The Other H. P.

If a man is known by the company that he keeps then Robert E. Howard was an eclectic fellow. Of two of his correspondents with the initials H. P. one was a very xenophobic conservative (at least in his youth), the other a radical integrationist. We all know about H. P. Lovecraft but interest in Harold Preece, the other H. P., has grown.

There have been some excellent articles on Preece published here on the Two Gun Raconteur blog and there is very little I can add biographically. Perhaps some comment on his writing career will be of interest.

Harold Preece is not known to have self-identified as “black” like Rachel Dolezal but for a 1930s era Texan he came pretty close. In A History of Affirmative Action (University Press of Mississippi, 2001) Harold Preece is mentioned:

In August 1935, an unusually titled article appeared in Opportunity, the monthly journal of the National Urban League. It was written, the journal’s editor noted, by a Southern white man named Harold Preece, and was called “Confessions of an Ex-Nordic: The Depression Not an Unmixed Evil.”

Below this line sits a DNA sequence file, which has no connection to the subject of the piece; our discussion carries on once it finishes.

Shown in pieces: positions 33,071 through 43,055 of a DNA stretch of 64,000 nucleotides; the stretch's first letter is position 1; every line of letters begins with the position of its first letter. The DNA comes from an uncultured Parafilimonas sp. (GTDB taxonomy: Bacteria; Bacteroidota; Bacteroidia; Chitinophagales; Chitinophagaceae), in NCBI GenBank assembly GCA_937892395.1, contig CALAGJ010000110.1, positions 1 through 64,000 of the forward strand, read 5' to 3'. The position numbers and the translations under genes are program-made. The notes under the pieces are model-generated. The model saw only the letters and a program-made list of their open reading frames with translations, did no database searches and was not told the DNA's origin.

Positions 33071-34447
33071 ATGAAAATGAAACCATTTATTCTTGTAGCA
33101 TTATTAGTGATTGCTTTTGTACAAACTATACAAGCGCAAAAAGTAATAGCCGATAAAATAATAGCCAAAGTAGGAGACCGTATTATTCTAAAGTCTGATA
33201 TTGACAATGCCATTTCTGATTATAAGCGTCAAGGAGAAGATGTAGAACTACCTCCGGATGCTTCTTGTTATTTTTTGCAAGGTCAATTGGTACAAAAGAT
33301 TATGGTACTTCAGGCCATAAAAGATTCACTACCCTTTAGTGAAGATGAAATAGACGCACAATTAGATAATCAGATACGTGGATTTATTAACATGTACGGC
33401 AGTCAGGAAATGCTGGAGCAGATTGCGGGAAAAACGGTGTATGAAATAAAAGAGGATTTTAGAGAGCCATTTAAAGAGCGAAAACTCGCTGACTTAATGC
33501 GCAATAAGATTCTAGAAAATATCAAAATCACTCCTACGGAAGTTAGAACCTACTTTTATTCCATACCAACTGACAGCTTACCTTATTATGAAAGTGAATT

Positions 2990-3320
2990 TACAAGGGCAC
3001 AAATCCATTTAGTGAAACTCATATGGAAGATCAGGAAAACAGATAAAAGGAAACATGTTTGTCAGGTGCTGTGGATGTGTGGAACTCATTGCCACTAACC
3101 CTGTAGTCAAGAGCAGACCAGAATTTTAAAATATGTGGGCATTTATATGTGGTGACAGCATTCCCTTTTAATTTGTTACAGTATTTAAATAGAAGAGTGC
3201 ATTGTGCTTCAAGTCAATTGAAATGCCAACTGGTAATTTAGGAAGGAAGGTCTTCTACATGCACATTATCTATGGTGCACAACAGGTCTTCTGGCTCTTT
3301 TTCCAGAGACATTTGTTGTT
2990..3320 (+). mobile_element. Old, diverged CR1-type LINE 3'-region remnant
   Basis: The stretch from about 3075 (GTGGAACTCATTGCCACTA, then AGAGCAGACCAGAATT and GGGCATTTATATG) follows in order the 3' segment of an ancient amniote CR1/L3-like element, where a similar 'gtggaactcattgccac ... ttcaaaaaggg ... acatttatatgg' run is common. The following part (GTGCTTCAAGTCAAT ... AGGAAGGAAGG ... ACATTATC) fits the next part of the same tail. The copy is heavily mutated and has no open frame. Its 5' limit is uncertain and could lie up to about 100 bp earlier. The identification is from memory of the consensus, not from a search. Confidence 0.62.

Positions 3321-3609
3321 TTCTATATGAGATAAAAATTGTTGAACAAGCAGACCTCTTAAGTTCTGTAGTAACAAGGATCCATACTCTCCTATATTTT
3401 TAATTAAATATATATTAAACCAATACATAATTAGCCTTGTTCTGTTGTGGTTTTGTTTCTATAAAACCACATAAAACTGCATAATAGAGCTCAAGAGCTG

Preece’s article described his change from early prejudice to anti-racism due to the financial hardships of the depression. Preece wrote:

I waited in line with other men – white and black who spent their days frantically wandering to obtain the same tawdry necessities.  Forgetful of Jim Crow we discussed the appalling debacle and shared crumbs of cheap tobacco. […] To me, white and black no longer exist.  There are only oppressors and oppressed.

Besides Opportunity, Preece wrote for The Crisis, New Masses, and some other communist linked publications.  He also wrote for non-communist magazines like The Nation and The American Spectator.  In The American Spectator Preece published two interesting articles where he more or less apologizes for Clyde Barrow and Pretty Boy Floyd. In the August 1934 issue Preece wrote of Clyde Barrow:

Clyde Barrow and Bonnie Parker were the poisoned by-products of a vicious and diseased social system.  The example of their callousness was set by men whom we politely designate as “successful”, and who have this in common with the most moronic cut-purse: they live without working.

Preece writes about Floyd in the January 1935 issue: